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Why Was Berry Gordy Significant in the Development of the American Soul Music Genre?

Why Was Berry Gordy Significant in the Development of the American Soul Music Genre?

Why was Berry Gordy significant in the development of the American Soul music genre? The aim of this essay is to analyse what significance Berry Gordy, the founder of the Tamla record label, had to the American Soul music genre. To accurately analyse this it is important to research and understand how Gordy ran Tamla and why he started the label. All the decisions he made involving Tamla would have an affect on the American Soul music industry because of the huge popularity of Gordy’s music.

Gordy created Tamla in 1959 with a mission statement stating that he aimed to become ‘The sound of young America’ (Ward, 1998. p 161). This is a statement that had great intention; it was music for both black and white people to enjoy, and for many a symbol of the end of segregation. Furthermore, in this statement Gordy opened the soul music genre to all of America, though he did target young people. He may have done this because he had seen the success of country artists such as Johnny Cash with young people throughout America and hoped to imitate this.

However, Gordy hoped to be successful with the soul music style that he had started to write in 1957 and 1959, ‘co-writing such hits as Reete Petite, To be Loved and I’ll be satisfied for Jackie Wilson, You’ve got what it takes for Marv Johnson and Money for Barrett Strong. ’ (Bowman, para 1) In 1961 Gordy then created a record label named Motown, a subsidiary of Tamla, which would perform the soul music that Gordy hoped to sell to America. As well as setting up Motown Gordy set up other subsidiaries such as Miracle, Mel-O-Dy, VIP, and Divinity. Ward (1998, p. 60) states that ‘this strategy was primarily designed to protect against the possible failure of individual labels. ’ (Ward, 1998) This meant that for example if Divinity collapsed Motown could continue unaffected by the collapse. Furthermore, when the labels made a profit, they could support the other labels that were financially struggling. This led to Motown being able to grow quickly and produce a lot of music unaffected by collapses of other labels owned by Gordy. Moreover, Gordy was successful in making his company instantly recognisable by the consistent style and sound of his songs.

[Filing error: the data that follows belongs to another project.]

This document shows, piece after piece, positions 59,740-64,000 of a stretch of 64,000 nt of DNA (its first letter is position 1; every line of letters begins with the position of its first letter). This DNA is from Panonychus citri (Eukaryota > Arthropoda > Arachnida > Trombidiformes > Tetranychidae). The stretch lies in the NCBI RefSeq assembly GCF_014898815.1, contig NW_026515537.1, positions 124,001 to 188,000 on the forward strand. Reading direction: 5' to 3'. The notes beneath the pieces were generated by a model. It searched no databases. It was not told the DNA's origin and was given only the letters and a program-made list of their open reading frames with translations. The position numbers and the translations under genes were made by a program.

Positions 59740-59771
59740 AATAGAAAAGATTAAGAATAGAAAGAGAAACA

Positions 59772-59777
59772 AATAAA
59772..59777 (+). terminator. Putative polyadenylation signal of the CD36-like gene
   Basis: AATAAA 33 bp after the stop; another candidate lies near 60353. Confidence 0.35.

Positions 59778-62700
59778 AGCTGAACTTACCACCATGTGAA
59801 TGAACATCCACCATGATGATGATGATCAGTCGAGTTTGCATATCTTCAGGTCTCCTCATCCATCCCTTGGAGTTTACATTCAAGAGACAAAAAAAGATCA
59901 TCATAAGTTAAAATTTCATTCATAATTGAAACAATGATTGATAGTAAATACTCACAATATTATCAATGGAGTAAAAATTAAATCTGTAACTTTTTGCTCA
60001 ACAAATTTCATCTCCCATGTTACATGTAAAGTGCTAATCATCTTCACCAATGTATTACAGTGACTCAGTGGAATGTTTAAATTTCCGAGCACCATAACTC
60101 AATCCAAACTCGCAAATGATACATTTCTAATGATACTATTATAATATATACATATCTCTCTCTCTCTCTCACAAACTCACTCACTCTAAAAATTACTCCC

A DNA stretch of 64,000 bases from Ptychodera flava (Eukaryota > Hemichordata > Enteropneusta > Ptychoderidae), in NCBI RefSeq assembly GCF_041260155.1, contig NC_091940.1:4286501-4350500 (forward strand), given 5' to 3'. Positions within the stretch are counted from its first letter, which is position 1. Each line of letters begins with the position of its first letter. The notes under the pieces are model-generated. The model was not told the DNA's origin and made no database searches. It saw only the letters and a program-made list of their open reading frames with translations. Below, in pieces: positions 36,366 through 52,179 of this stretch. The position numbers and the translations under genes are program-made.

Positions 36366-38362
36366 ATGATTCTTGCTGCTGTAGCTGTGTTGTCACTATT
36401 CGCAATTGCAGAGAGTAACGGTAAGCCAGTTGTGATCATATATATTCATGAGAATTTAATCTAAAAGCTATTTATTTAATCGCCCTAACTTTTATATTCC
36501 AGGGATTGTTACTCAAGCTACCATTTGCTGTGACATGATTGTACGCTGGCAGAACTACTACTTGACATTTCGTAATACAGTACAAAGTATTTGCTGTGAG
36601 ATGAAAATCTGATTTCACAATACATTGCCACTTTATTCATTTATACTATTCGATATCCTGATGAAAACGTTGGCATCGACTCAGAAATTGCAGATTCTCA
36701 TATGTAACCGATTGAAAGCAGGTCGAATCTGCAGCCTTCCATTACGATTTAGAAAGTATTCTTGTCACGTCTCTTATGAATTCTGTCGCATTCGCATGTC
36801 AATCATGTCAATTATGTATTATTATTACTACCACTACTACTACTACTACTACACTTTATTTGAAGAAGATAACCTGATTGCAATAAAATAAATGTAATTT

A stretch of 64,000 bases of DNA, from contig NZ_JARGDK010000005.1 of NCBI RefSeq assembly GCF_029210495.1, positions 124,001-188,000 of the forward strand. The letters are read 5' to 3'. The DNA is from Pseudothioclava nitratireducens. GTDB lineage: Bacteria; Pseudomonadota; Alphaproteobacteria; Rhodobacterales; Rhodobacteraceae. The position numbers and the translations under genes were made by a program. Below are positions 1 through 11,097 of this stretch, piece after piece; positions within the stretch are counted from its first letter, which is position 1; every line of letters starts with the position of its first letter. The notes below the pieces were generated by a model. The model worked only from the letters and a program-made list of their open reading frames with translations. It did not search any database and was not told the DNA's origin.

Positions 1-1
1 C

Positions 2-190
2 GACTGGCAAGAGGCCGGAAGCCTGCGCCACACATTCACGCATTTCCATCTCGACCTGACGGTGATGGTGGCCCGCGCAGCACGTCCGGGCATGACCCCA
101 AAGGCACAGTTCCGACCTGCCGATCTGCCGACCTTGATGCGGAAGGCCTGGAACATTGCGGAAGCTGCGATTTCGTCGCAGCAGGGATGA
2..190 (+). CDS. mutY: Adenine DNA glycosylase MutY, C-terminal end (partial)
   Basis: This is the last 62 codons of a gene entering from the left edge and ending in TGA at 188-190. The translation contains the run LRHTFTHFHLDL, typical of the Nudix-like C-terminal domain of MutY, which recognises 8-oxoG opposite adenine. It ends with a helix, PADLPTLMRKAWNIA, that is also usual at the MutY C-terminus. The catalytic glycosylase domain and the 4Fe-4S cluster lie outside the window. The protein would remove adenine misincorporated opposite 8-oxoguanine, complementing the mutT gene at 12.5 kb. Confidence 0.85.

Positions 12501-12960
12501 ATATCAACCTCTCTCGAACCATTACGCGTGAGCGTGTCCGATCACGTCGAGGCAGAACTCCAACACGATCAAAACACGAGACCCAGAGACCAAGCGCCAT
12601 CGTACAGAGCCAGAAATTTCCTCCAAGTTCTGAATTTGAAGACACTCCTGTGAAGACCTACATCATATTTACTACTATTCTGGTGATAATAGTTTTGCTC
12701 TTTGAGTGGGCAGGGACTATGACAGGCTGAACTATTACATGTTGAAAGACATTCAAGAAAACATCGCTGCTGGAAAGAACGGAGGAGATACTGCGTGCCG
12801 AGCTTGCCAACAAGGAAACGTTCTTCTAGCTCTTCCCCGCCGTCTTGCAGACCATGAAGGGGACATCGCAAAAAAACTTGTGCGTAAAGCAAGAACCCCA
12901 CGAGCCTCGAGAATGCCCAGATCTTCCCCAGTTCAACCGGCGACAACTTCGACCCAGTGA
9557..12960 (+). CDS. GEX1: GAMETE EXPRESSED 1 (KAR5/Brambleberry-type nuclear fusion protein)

In order to create the Motown style Gordy ‘personally trained all of Motown’s early writers and producers’. (Bowman, 2009, para. 2) These song writers consistently wrote in Gordy’s soul style and this led to Motown producing one, very popular, style of soul. This was so successful that if any of the subsidiary labels created soul songs, they were ‘commonly referred to as Motown. ‘(Bowman, 2009) In addition, Motown had in house musicians, ‘The Funk Brothers’, who would play on every recording.

This gave songs the same sounds and feel, as the same equipment and players were being used. With the combination of in house song writers and musicians ‘he [Gordy] developed the Motown sound’ (Bowman, 2009) which can be argued to define the sound of soul because of its popularity. However, in 1957, a recording studio named Satellite Records which later changed to Stax was recording and writing soul music. ‘Stax developed an identifiable sound through the use of a house band [the MGs]’ (Bowman, 2010, para 2) and the MGs ‘performed on most of the Stax recordings of the 1960s’.

The style of soul written when Stax had just been created was slow, and the tembre of the music was soft, drums and bass were prominent instruments and the vocal style was very passionate and emotional. This style is known as Memphis Soul. Examples of this genre are represented in Carla Thomas, and William Bell. As Gordy wrote soul in 1957-59 it is very likely he would have known of Stax Records and therefore taken qualities that he liked about the music they produced, such as the house band, the soulful vocals and prominent bass and drums.

Gordy then implemented and used these techniques and characteristics when he created Motown in 1961. However, Gordy did increase the tempo of the songs, which made the Motown soul style good to dance to, added more instrumentation such as electric guitars, and lyrically tried to relate every song to the whole of America. The changes Gordy made in the soul went on to influence songwriting on other labels, such as Atlantic, which had bought Stax in 1961. An example of this is Aretha Franklin, she was signed to Atlantic Records in 1967 and the recordings produced have the characteristics of Motown records.